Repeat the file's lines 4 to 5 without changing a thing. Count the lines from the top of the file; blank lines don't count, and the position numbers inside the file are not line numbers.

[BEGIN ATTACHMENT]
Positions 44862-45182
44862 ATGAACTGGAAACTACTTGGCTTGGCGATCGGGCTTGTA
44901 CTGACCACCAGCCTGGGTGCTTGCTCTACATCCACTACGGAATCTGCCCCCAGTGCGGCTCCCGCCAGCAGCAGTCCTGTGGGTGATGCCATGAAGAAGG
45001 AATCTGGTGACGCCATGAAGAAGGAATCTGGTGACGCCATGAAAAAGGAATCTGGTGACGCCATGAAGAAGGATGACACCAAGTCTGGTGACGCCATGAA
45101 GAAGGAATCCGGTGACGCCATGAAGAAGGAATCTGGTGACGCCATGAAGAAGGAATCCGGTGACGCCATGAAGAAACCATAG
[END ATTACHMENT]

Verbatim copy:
45001 AATCTGGTGACGCCATGAAGAAGGAATCTGGTGACGCCATGAAAAAGGAATCTGGTGACGCCATGAAGAAGGATGACACCAAGTCTGGTGACGCCATGAA
45101 GAAGGAATCCGGTGACGCCATGAAGAAGGAATCTGGTGACGCCATGAAGAAGGAATCCGGTGACGCCATGAAGAAACCATAG